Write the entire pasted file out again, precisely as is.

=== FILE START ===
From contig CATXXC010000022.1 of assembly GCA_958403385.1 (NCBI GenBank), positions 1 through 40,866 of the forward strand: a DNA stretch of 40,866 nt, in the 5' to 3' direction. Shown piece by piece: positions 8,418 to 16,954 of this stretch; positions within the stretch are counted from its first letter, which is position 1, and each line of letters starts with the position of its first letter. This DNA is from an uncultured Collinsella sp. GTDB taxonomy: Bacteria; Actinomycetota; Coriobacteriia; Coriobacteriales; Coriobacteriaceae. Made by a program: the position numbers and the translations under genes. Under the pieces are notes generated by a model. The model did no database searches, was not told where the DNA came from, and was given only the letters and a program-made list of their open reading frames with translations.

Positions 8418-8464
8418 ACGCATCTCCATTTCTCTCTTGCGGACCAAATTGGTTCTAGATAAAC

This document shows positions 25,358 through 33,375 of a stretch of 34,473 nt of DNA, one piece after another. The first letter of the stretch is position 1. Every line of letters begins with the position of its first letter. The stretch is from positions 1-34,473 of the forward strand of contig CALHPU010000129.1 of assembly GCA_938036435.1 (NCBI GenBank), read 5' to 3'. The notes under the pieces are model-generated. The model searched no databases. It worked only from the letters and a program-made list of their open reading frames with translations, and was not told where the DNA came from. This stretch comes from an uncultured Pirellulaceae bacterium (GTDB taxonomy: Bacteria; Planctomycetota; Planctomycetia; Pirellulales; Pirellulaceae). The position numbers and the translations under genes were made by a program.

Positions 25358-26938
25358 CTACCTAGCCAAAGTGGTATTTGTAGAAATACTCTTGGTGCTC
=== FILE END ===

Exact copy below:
From contig CATXXC010000022.1 of assembly GCA_958403385.1 (NCBI GenBank), positions 1 through 40,866 of the forward strand: a DNA stretch of 40,866 nt, in the 5' to 3' direction. Shown piece by piece: positions 8,418 to 16,954 of this stretch; positions within the stretch are counted from its first letter, which is position 1, and each line of letters starts with the position of its first letter. This DNA is from an uncultured Collinsella sp. GTDB taxonomy: Bacteria; Actinomycetota; Coriobacteriia; Coriobacteriales; Coriobacteriaceae. Made by a program: the position numbers and the translations under genes. Under the pieces are notes generated by a model. The model did no database searches, was not told where the DNA came from, and was given only the letters and a program-made list of their open reading frames with translations.

Positions 8418-8464
8418 ACGCATCTCCATTTCTCTCTTGCGGACCAAATTGGTTCTAGATAAAC

This document shows positions 25,358 through 33,375 of a stretch of 34,473 nt of DNA, one piece after another. The first letter of the stretch is position 1. Every line of letters begins with the position of its first letter. The stretch is from positions 1-34,473 of the forward strand of contig CALHPU010000129.1 of assembly GCA_938036435.1 (NCBI GenBank), read 5' to 3'. The notes under the pieces are model-generated. The model searched no databases. It worked only from the letters and a program-made list of their open reading frames with translations, and was not told where the DNA came from. This stretch comes from an uncultured Pirellulaceae bacterium (GTDB taxonomy: Bacteria; Planctomycetota; Planctomycetia; Pirellulales; Pirellulaceae). The position numbers and the translations under genes were made by a program.

Positions 25358-26938
25358 CTACCTAGCCAAAGTGGTATTTGTAGAAATACTCTTGGTGCTC